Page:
I love this charity! 9 years ago I was able to tour the facility, meet some of the writers and some of the vendors selling the paper. Everyone had a different story and a different reason for being there. I was one of the more inspiring days I have had in DC. I still remember how positive and hardworking everyone was. Any chance I get I always try and buy a paper from one of the vendors. Every little bit helps.
I first became aware of Street Sense through a vendor I encountered near my home. I purchased the paper as often as I could. After moving out of the city, I no longer had this constant contact with vendors, and I always thought that I would like to get involved. I work as an editor, so I finally decided to get involved and lend my skills to the paper. I am proud to be part of this organization's effort to help the homeless in DC help themselves!
Street Sense not only does an amazing job empowering the homeless, who work as the papers vendors and writers. It also empowers its volunteers. From the moment I started helping out at Street Sense , the staff has made sure that my contributions, though so limited with a full-time job, were valued. And I know I'm not alone in this feeling.
I am a lifelong DC resident who used to pick up a copy of Street Sense newspaper from time to time and usually just skimmed it. I knew it was the so-called "homeless newspaper" but that was the extent of my involvement in the organization or the issue of homelessness in DC. While searching for volunteer opportunities one day, I found out more about Street Sense and called to see what I could do for them. What followed is an incredible experience where I am learning about homelessness, hunger and poverty and I really feel like I'm making a concrete difference in my fellow Washingtonian's lives as well as the overall perception and awareness of important issues. Street Sense simultaneously provides a source of income and base of support for over 100 people experiencing homelessness AND dismantles misconceptions through targeted news reporting and a medium through which the homeless population can express itself. While Street Sense is doing amazing work as it is, it has plans for expansive growth in the paper, the number of vendors and the services it can provide. One of the many things I love about Street Sense is the cohesion and positive attitude that all staff, volunteers, interns and vendors work with. Street Sense is a small operation that accepts help in any form and generosity in any amount, which means that it depends on the common understanding by all that participate, read or contribute to the paper, that it is making definite, positive change in lives and in society.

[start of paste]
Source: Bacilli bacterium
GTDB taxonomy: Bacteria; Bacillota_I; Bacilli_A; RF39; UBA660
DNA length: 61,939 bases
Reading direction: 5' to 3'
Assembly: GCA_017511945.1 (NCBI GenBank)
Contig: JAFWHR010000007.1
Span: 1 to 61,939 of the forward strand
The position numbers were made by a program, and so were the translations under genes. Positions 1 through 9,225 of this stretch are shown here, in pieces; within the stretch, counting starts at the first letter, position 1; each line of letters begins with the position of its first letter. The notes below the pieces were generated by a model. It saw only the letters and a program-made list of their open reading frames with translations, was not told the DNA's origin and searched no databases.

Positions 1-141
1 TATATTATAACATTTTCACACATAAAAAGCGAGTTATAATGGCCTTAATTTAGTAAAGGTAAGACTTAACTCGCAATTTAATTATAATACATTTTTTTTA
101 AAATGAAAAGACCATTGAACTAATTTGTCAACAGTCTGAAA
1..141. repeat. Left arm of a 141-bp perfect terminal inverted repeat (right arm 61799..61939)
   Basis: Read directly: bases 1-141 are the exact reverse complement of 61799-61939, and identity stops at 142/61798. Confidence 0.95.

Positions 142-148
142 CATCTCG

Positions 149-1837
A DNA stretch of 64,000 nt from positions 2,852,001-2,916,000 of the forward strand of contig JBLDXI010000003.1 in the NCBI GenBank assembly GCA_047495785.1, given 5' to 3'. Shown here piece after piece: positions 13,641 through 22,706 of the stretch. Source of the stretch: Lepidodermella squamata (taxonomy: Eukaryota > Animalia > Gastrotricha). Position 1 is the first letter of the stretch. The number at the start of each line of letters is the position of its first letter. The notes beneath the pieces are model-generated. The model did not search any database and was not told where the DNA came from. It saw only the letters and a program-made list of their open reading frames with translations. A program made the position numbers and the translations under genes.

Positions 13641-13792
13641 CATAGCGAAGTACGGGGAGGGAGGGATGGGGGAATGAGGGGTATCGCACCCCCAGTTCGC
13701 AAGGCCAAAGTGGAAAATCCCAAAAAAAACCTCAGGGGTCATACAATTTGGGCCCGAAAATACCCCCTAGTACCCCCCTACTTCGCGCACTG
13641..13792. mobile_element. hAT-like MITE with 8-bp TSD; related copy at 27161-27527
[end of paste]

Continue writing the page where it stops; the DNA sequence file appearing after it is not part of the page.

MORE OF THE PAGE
Journalism is alive and well, making a difference in the lives of the homesless. Street Sense creates a sense of community, linking its homeless vendors and its readers. I impressed an out-of-town visitor recently with my knowledge of homesless issues, all gleaned from reading Street Sense. I buy each issue from Cliff, my neighborhood vendor who is also a fine photographer. With a small staff, a tiny budget, and oceans of goodwill, Street Sense is tangibly enriching the lives of its vendors and intangibly enriching the lives of readers like me.
I've worked with Street Sense as the youth board member. It so far has been an engaging experience, meeting dynamic and interesting people ready to solve the problem of homelessness around them. Street Sense actually has a personal connection with the people it helps--at the same time producing an interesting and unique reading experience.
I came to Street Sense as an intern in February 2010 to fill academic credit. Every day I came in and checked the office's e-mails, helped organize information in the database, and most frequently wrote stories of my own. While I didn't get out of the office as much as other writers, I found that working at Street Sense gave me a much deeper view of homelessness and low-income issues than I ever expected, even knowing beforehand what Street Sense's mission was. Working with the often-homeless vendors, covering community services and initiatives, as well as hearing simply the day-to-day experiences have opened my eyes. And, frankly, I was just honored to be a part of it, even if only for a few months.